By Cory Doctorow at 10:47 am Sat, Dec 15, 2012
Damnit Produce, quit telling me what to do
DO NOT STEAL PRODUCE, OR BECOME COMPOST.
Needs two periods.
One semicolon and one period would do.
I considered that option.
as a gardener and recovering truck farmer i think the sign looks correct as it is.
I used to interpret “Pick Your Own Strawberries” signs as a demand to leave the owner’s alone.
Dude, that was hilarious. I gave you an up-vote but I had to also comment.
You’ve been in Farmer Maggots crops!
might go for the semicolon there myself; they just taste better.
Needs a closing shriek mark too.
Or we could go with artistically dramatic punctuation. DO. NOT. STEAL. PRODUCE. Reads like a film trailer now.
Not enough words for faux-iambic pentameter
Wasn’t that one of the posters in “They Live?”
I wanted to write something flippant but I just agree. “Do not steal” suffices and “produce” is sound advice.
Amateur artists borrow; great artists banana.
Time flies like an arrow. Fruit flies like, look at this banana, seriously.
Eats shoots and runs?
Isn’t that meant to be “Eats, shoots and leaves”? You’re about as useful as screen doors on a battleship!
Damn it. stepped on my own punch line.
Ahem. Isn’t it screen door on a submarine?
Careful, they’re trying to build a chain of mis-remembered qoutes, all leading to one another. They’re walking softly and carrying a big zuchini, if you know what I mean ;-)
Punctuation is important. Sometimes a comma is all that stands between an invitation at a happy family gathering and that same family resorting to cannibalism.
(“Let’s eat, Grandma!” vs “Let’s eat Grandma!”)
Or the importance of the apostrophe in preventing polygamy:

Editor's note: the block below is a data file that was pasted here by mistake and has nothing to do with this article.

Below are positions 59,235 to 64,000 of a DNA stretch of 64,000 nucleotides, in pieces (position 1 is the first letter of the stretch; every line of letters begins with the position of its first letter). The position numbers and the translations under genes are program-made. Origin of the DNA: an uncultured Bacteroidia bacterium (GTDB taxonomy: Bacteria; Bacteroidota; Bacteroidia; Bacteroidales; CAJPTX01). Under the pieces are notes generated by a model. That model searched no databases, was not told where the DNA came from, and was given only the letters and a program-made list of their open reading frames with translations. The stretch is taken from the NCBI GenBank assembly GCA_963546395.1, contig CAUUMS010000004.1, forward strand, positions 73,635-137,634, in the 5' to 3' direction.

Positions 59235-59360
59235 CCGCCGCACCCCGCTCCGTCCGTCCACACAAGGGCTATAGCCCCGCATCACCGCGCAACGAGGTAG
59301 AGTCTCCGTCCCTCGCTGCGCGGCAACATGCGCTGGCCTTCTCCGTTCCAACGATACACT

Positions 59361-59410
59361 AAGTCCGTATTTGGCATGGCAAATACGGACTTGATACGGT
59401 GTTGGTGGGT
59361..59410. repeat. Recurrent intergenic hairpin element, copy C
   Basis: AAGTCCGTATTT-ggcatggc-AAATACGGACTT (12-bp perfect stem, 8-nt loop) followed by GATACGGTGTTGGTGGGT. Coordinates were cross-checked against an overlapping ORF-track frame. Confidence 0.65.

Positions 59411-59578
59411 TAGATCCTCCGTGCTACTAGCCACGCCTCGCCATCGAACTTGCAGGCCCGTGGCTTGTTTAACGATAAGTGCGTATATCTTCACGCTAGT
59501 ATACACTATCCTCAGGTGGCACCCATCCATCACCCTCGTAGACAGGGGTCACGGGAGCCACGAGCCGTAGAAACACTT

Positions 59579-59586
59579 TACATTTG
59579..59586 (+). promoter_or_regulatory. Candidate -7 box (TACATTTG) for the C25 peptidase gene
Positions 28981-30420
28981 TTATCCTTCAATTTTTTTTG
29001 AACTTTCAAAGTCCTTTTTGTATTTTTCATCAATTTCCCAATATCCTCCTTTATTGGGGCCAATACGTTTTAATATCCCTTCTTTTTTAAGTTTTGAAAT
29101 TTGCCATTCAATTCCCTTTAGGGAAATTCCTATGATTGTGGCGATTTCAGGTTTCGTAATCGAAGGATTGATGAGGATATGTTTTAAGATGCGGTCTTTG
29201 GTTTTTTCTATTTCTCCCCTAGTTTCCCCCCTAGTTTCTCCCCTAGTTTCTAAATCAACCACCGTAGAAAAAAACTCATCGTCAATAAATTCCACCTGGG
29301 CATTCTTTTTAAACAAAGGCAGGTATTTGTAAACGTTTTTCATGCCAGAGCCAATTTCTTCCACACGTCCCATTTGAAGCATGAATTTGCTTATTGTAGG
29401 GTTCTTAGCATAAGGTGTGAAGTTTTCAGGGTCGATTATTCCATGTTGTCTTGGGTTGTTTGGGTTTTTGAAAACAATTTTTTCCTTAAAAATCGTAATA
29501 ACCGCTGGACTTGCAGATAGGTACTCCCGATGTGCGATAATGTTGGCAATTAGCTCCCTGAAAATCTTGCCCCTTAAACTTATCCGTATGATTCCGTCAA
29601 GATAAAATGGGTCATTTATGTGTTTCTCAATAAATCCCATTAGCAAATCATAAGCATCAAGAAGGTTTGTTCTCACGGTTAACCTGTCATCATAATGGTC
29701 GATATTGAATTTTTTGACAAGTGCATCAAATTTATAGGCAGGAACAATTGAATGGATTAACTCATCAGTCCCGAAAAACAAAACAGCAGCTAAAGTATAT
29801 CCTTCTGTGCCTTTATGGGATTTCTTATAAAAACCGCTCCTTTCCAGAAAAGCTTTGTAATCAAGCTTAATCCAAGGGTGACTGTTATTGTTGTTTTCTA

“Those old things in the corner are my husbands.”
So it capitalization. There’s a difference between “I had to help my uncle Jack off a horse” and “I had to help my uncle jack off a horse”
“That’s ‘make like a tree and leave’ you idiot, you sound like a damn fool when you say it that way”, …aaand I’ve said to much.
A definite article might do as well, Do not steal the produce.
Perhaps this is a left over sign from some Occupy march.
My guess is that it’s OK to steal everything except the produce.
I believe any sort of sign like that works better if it starts with the word please.
I was thinking grocer’s quotes:
DO NOT STEAL “PRODUCE”
Don’t even get me started of random use of quotation marks, just don’t.
A common and baffling exanple is the use of quotes around “Ice” at gas stations. Is it some sort of hipster ironic thing? Is it fake “Ice?”
Answering the question in my head with a typo:
Do not. Steel Produce.
The link below was right below this article in my feed. Very similar
Great minds RSS alike!
I prefer the sign, “Some of my plants are covered in deadly poisons. Only I know which ones.”
Fun with homonyms! Bitch! Pussy! Cock! Fag! Chink!
I don’t get it.
It’s a common koan and is correctly understood as: “Do not. Steal. Produce.”
tut. tut. you guys don’t know of which you type, the queen would not be proud of your use of her english.
DO! NOT! STEAL! THE! PRODUCE!!!
note the judicious use of exclamation points as well as all caps, plus the addition of a definite article.
in addition, i have removed the cloaked invocation of the protective angels and installed the curse of bambino.
hail satan! he shall ruul you allllll!?.//!::? (note the satanic invocation of misspellings and poor gramur–hail, hail satan)
DO NOT, STEAL PRODUCE. Perhaps the owner does not wish us to buy produce?
Mail (will not be published) (required)
Funny language london pictures signs uk wide
Submit a tip
The rules you agree to by using this website.
Who will be eaten first?
Jason Weisberger, Publisher
Ken Snider, Sysadmin